In this Research Topic, another research article systematically investigated the interaction between actin reflux within the lamellipodium and the drift velocity of actin bundles in spatially confined and myosin activity-controlled cells (Lange et al.). In specific, also the actin bundle fusion has been investigated. A review article of this Research Topic highlighted that biomechanical properties of cells and their impact on cellular functions, such as cell adhesion and migration, may either vary among different cell types or disease types or disease states (Mierke). However, it also points out to the universal nature of specific mechanical properties of several different cell types and cancer types, which can be measured by biophysical techniques, such as the optical cell stretcher.

All articles show the complexity of different research approaches to reveal the biomechanical properties of cells and tissues. There are still some interesting facts and questions that can be addressed in future approaches, such as the impact of the surrounding microenvironment of cells, which definitely affects mechanical properties of cells. There are other crucial molecules, such as focal adhesion kinase, talin, or vinculin that affect the biomechanical properties of cells and subsequently cell adhesion and migration. Other unanswered questions include, how nuclear mechanics are altered by matrix mechanics or whether cells in turn can alter biochemically their surroundings and circumvent the impact of nuclear mechanics on cell migration and invasion. Another focus on biomechanical research will be to analyze mechanical properties of the cytoskeleton, the nucleus and the matrix microenvironment altogether in a 3D approach, where additionally also the direct impact on cell adhesion, migration and invasion can be accessed. Therefore, novel biophysical techniques, such as flow field analysis or bead-free traction force analysis in 3D, are required to measure biomechanical characteristics of migrating and resting cells in a live-cell imaging approach.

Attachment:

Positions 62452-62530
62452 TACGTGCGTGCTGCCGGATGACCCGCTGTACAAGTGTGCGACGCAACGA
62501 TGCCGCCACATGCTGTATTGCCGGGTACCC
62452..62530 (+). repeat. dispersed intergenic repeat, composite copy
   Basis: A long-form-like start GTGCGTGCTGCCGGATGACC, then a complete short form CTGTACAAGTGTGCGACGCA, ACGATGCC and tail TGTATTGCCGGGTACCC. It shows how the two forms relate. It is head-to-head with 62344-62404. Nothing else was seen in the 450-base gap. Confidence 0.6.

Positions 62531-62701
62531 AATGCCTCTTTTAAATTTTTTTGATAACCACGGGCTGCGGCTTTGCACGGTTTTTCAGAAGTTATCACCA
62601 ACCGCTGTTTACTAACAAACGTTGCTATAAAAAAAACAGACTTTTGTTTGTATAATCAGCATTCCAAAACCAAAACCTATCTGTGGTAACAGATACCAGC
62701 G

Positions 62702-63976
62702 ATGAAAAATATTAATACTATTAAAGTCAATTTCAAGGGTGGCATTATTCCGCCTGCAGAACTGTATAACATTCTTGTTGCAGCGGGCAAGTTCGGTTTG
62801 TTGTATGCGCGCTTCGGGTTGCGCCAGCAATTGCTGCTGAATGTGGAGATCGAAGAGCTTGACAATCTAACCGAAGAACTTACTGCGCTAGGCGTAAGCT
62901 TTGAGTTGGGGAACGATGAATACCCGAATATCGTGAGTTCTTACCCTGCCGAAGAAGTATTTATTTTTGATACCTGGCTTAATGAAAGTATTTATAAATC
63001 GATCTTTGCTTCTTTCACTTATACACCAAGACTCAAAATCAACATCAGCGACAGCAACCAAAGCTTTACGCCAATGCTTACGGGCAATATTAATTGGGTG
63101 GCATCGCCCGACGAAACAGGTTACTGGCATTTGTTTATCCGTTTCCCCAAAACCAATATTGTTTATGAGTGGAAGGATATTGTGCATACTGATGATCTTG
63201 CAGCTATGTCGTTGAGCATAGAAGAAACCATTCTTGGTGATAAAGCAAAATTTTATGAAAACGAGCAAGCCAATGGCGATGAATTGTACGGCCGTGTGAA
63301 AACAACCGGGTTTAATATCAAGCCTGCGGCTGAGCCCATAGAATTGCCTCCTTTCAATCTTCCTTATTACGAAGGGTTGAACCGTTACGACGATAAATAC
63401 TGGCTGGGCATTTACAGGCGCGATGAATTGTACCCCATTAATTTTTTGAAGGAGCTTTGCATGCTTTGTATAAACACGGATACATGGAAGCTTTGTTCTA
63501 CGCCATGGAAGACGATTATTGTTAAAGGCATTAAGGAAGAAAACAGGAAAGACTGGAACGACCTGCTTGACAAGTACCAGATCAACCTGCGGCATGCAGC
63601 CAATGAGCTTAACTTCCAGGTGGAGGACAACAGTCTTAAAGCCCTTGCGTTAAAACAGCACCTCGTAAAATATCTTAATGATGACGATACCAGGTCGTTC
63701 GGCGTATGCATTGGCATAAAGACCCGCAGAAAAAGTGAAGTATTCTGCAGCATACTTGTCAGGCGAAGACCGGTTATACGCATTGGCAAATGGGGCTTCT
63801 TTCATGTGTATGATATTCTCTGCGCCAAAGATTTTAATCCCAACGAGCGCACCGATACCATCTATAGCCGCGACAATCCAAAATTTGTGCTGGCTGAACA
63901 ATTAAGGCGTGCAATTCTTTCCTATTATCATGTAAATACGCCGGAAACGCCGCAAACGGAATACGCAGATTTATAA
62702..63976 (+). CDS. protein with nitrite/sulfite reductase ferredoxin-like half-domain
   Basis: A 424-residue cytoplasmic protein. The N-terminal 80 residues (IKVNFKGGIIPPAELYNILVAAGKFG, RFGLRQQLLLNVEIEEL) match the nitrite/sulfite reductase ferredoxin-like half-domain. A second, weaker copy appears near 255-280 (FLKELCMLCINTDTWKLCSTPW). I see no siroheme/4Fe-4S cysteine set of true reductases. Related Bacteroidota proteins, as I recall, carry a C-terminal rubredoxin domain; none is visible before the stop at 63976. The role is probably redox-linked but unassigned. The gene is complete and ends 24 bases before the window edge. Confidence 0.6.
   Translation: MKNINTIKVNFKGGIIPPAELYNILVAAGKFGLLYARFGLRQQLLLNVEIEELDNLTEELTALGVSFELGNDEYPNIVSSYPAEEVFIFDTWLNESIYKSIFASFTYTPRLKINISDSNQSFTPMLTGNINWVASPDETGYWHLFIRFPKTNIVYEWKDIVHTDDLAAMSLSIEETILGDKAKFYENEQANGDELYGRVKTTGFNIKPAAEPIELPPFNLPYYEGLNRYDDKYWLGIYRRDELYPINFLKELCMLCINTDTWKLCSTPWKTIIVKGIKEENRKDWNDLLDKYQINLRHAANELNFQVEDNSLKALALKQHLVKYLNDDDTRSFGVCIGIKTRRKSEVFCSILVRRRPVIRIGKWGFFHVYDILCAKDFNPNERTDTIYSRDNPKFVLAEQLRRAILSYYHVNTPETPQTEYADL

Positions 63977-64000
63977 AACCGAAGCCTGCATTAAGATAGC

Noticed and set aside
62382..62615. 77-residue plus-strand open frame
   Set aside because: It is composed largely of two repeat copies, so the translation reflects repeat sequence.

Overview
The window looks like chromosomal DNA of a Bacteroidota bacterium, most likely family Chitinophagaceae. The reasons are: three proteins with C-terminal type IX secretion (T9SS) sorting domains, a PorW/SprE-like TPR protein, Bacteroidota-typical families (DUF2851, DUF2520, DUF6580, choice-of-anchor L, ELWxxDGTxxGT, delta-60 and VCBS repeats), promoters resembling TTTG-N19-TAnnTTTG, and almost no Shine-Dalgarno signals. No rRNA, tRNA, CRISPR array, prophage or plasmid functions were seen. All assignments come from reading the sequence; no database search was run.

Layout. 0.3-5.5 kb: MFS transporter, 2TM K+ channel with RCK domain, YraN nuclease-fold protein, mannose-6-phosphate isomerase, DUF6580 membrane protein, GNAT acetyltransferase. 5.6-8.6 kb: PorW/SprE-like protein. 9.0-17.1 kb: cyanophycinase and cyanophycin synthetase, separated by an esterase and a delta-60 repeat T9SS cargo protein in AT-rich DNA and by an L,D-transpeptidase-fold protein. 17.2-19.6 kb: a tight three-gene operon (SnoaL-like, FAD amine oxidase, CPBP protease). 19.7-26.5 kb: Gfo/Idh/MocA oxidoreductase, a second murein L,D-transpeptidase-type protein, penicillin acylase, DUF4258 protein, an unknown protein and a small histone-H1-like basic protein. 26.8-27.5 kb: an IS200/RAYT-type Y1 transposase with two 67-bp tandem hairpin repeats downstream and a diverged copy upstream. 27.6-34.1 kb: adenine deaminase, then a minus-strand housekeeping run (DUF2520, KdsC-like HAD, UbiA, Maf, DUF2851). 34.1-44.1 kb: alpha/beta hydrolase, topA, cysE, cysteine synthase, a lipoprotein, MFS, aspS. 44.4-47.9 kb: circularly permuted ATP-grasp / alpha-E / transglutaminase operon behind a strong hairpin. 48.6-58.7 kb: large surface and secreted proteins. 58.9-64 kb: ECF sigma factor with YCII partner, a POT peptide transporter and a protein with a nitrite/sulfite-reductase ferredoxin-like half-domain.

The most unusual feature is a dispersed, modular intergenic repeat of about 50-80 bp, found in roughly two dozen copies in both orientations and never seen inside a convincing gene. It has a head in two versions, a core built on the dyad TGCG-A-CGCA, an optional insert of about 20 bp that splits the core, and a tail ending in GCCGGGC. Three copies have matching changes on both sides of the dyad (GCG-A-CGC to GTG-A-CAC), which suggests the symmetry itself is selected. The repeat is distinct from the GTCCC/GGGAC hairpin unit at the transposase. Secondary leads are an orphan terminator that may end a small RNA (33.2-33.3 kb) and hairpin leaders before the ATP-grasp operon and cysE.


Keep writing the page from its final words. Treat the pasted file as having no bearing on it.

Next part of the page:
In summary, besides cytoskeletal structural arrangements, cell mechanical properties are strongly impacted by nuclear mechanics, extracellular matrix mechanics and the degree of coupling between cytoskeletal and nuclear structures as well as cytoskeletal structures and the surrounding extracellular matrix. Due to this coupling, many molecular structures can serve as mechanosensors and contribute to the cellular phenotype under healthy conditions and the malignant phenotype of cells. In future research it would be interesting to reveal whether the connection between the nuclear components and the cytoskeleton is necessary to provide the overall mechanical properties of cells or whether the mechanical phenotype relies solely on the conformational state of the nuclear chromatin and hence on the shape of the nucleus.

Author Contributions

The author confirms being the sole contributor of this work and has approved it for publication.

Conflict of Interest

The author declares that the research was conducted in the absence of any commercial or financial relationships that could be construed as a potential conflict of interest.

Keywords: cell mechanics, deformability, stiffness, viscoelasticity, migration and invasion

Citation: Mierke CT (2020) Editorial: Biomechanical Properties of Cells and Tissues and Their Impact on Cellular Adhesion and Motility. Front. Cell Dev. Biol. 8:475. doi: 10.3389/fcell.2020.00475

Received: 08 May 2020; Accepted: 20 May 2020;
Published: 17 June 2020.

Edited and reviewed by: Zhichao Fan, UCONN Health, United States

Copyright © 2020 Mierke. This is an open-access article distributed under the terms of the Creative Commons Attribution License (CC BY). The use, distribution or reproduction in other forums is permitted, provided the original author(s) and the copyright owner(s) are credited and that the original publication in this journal is cited, in accordance with accepted academic practice. No use, distribution or reproduction is permitted which does not comply with these terms.

*Correspondence: Claudia Tanja Mierke,

ORCID: Claudia Tanja Mierke